message 8: by Angie (last edited Dec 02, 2011 05:21AM) (new) - rated it 5 stars

Angie Something similar happens in daily life. In society, it is taught in thinking about others' necessities before yours, being unselfish and always do good things.

However this teaching can become counterproductive if you don't make a balance between what you have to do as a member of a society and what really makes you happy.

message 9: by [deleted user] (new)

You are no good to society if you neglect yourself.

Jukang Liwayway he did accept his dark side at first, but as explained, Hyde is pure evil whereas Jekyll is still human (still with conflicting moralities)... it was explained that while Jekyll thrived on the freedom Hyde's recklessness and disregard for rules and morality entitled, Hyde on the other hand isnt dependent on Jekyll's existence (except for the fact that if jekyll dies, hyde dies too).. Jekyll needed Hyde because as any human beings, that sense of dark power is seductive.

and he did accept Hyde's nature, which is why he has let all those horrible things go on like that for a while, thinking that it is normal to have a dark side or that what Hyde did isn't as horrible as he soon came to realize.. He even compensated by doing good acts when he is Jekyll..

he only tried to "control" Hyde when he realized that Hyde is starting to get stronger, transforming without his control, and realizing that the darkness of his Hyde side is a bottomless pit which Jekyll is slowly falling into, never to come back if he let Hyde wins.

message 11: by Timothy (new)

Timothy Darling sorry, hate to disagree, but Hyde is also the product of a loss of control. No matter what someone thinks about their darker impulses, control is vitally important. If not, then we should just accept all the stupid stuff folks do when they're drunk ... or in Jekyll's case, on his homemade stash. Sorry, but inhibitions do serve an important and valuable purpose.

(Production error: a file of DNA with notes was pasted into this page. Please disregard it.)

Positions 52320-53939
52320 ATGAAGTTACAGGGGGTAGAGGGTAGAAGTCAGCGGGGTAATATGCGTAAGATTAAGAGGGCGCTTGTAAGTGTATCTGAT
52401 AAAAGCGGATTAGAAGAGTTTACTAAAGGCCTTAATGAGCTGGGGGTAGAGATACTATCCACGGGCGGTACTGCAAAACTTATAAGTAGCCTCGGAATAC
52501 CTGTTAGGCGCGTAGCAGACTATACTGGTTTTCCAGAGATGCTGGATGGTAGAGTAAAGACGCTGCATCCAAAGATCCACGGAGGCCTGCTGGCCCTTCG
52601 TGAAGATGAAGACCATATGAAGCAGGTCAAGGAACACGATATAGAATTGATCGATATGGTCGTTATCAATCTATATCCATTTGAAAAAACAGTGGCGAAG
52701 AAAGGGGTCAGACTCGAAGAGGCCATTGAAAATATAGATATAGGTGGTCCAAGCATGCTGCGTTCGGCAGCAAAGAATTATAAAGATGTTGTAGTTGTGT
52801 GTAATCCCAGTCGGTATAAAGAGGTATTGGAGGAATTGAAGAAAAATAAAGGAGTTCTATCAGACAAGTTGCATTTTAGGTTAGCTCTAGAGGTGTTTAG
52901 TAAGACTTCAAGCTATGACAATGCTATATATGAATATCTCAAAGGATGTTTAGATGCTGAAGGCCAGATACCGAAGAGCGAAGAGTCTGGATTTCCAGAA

message 12: by Timothy (new)

Timothy Darling oh, and yes, Heart of Darkness is a valid comparison

message 13: by Doug (new) - rated it 4 stars

Doug Christi Annie wrote: "Quick question: Have you seen the play version of this short story? I have and completely recommend it.

I have read and loved this short story. I think that if Dr. Jekyll had accepted Mr. Hyde he..."

The observation and comparison to the Cherokee proverb is perfect. Mr. Hyde was a metaphor for the temptation we all carry, that which can turn a good person into something more tragic. But you forgot one thing--it is much easier to feed the evil wolf, the good one takes much more effort, (but yields much more reward). Our society is too focused on the instant gratification which "Mr. Hyde" offers in abundance.

message 14: by Gregory (last edited Sep 04, 2012 10:38AM) (new)

Gregory Rothbard Andries wrote: "You are no good to society if you neglect yourself."

But what if that self is bad, then to pay attention to selfish needs is to propagate horror in our universe. Also this tale is one of cooping with addiction? He thinks that the potion at first will help him, but then he starts to abuse it by using more and more of the potion. Similar to those addicted to prescription medication and abusing the amounts prescribed. Before long, you are in a world of hurt, with very little chance of an exit on your own terms.